Although the restaurant scenes in Seattle, Los Angeles, and New York City are all totally unique from one another, these cities could soon bond over one thing: a $15 minimum wage in the near future for all of their workers.
The Los Angeles initiative, which was signed into law in June, will gradually raise the minimum wage to $15 over the next five years. Seattle similarly promises to raise its minimum pay to the same number by 2021. But the wage order signed Thursday by New York's Acting State Labor Commissioner Mario J. Musolino starts immediately for the city's fast-food workers.
The move was announced yesterday, on the same day as New York Governor Andrew Cuomo's and Vice President Joe Biden's historic bid for a statewide minimum wage hike to the same amount.
Looking at America as a whole, a staggering 40 percent of waiters are living twice below the poverty line. Servers use food stamps at twice the rate of the general workforce. Paul Sonn, the general counsel of the National Employment Law Project, told The Atlantic that the minimum wage hike could benefit up to 3 million New York residents, a group that is "[mostly] women, and half are black, Latino, or Asian-American."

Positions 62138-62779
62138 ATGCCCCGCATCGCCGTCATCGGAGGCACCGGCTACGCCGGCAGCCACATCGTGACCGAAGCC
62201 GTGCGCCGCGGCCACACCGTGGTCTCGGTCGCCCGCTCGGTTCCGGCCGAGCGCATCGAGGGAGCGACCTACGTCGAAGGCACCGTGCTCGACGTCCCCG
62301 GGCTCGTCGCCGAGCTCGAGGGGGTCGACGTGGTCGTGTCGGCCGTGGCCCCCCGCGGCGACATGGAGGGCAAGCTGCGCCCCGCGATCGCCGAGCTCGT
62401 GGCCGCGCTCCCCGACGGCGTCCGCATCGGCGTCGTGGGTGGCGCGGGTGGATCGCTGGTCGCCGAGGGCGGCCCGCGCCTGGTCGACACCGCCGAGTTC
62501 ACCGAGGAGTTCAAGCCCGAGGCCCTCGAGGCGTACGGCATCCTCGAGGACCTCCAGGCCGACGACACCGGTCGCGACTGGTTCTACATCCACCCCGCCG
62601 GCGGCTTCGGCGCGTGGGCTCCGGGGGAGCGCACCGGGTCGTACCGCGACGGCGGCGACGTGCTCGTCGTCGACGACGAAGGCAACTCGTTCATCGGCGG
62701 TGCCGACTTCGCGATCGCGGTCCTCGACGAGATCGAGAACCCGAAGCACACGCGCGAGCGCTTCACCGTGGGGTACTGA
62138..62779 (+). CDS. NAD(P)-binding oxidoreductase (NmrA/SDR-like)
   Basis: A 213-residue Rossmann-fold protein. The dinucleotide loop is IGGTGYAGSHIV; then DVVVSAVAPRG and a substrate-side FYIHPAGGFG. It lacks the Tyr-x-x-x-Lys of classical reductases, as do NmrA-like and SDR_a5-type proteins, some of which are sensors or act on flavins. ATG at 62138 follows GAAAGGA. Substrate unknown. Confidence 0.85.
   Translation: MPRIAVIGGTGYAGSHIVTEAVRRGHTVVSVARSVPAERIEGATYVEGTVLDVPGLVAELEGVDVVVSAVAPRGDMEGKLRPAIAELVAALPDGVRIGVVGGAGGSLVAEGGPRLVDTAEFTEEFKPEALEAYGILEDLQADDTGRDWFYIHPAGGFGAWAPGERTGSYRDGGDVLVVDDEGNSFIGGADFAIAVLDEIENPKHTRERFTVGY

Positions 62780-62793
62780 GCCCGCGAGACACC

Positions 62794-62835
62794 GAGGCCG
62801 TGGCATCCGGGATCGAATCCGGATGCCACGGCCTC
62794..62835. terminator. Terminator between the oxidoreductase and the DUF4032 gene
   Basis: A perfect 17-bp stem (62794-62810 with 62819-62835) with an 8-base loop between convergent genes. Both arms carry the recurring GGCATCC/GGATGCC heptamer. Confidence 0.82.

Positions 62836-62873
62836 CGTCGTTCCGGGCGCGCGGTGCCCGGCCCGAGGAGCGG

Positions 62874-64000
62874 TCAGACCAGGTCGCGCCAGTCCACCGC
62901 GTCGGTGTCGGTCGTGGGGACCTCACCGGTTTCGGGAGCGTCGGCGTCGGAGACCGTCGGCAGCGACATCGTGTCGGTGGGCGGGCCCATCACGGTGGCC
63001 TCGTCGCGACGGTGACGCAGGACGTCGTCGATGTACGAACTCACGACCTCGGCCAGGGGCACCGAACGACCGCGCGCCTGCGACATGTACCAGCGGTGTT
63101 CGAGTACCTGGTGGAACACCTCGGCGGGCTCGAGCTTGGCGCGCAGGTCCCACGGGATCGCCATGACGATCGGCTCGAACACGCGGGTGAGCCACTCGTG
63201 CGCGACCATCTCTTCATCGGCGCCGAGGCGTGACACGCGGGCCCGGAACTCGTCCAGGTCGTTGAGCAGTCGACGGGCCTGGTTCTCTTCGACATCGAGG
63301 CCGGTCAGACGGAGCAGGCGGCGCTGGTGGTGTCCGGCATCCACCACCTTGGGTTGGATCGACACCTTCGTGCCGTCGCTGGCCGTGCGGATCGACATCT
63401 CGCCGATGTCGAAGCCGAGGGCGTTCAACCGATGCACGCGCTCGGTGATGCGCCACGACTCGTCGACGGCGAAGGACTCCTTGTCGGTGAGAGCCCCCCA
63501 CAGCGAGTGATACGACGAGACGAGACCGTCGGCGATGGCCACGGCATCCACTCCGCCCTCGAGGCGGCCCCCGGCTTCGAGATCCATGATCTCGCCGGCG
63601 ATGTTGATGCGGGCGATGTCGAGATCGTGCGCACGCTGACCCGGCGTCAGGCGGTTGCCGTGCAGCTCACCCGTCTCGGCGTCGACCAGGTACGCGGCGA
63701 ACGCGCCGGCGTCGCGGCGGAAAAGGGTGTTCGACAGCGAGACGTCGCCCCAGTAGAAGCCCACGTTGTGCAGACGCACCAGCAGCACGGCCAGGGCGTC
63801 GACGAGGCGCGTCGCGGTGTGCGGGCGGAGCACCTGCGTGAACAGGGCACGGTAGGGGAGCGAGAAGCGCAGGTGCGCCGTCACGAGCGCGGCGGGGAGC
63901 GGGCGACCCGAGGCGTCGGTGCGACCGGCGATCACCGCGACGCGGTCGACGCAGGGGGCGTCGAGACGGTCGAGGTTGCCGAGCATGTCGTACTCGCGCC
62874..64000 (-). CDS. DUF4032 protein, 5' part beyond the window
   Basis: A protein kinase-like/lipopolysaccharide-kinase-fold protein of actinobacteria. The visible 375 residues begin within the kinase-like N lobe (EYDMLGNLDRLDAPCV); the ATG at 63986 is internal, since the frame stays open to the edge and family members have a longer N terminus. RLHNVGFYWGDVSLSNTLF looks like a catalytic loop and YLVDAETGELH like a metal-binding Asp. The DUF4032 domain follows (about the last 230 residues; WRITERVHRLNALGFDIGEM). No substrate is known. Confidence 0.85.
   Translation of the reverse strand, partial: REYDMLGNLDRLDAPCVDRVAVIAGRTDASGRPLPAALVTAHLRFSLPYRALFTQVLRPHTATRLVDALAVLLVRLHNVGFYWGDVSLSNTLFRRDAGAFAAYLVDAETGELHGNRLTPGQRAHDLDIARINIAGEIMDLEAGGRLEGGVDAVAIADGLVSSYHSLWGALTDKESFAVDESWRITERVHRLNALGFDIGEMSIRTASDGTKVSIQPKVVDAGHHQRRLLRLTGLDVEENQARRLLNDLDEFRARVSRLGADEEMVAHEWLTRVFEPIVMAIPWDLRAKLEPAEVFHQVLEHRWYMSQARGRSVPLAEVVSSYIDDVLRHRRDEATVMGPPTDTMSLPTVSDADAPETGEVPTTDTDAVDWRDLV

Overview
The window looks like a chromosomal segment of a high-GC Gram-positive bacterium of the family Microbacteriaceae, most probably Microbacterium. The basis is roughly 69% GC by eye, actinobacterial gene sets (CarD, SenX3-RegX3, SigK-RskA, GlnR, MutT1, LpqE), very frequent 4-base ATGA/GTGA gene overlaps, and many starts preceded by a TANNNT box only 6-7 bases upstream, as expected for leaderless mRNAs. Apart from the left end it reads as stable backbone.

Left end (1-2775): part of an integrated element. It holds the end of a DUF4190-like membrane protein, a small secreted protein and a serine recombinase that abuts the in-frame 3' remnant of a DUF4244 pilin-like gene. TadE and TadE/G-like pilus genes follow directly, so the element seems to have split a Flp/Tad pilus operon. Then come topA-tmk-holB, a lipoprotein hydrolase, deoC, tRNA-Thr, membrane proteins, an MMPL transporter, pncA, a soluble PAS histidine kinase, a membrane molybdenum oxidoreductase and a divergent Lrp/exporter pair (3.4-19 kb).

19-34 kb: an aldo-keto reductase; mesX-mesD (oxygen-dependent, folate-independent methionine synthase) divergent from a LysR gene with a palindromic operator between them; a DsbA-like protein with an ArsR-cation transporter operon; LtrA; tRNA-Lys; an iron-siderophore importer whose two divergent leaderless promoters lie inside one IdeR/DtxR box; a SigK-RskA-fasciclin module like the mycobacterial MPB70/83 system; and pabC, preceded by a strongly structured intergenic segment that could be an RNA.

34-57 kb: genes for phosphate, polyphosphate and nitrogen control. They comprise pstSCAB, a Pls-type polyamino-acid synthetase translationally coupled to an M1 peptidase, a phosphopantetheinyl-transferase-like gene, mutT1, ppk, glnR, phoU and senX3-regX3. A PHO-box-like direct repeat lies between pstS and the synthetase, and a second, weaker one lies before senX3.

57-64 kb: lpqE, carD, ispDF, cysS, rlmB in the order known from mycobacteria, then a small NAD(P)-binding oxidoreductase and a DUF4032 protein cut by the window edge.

Cuomo put his motives plainly: "If you work full time, you shouldn't have to live in poverty—plain and simple."
As might be expected, however, not everyone is a fan of the initiative. Some small business owners, for instance, fear having to lay off workers or reduce hours in order to comply with the adjusted wages. But perhaps the most intriguing statement against the measure came from the President of the National Restaurant Association, calling the order "an assault on an industry that has delivered nearly 800,000 jobs to the state of New York."
As it is right now, the minimum wage in New York is $8.75, which doesn't come close to meeting the cost of "comfortable" living in the Big Apple: roughly $85,000 annually, according to Business Insider. Nonetheless, Cuomo seems adamant. "We will overcome the skeptics and demonstrate to the American people that we can make this a better place, because New York is the state of possibility."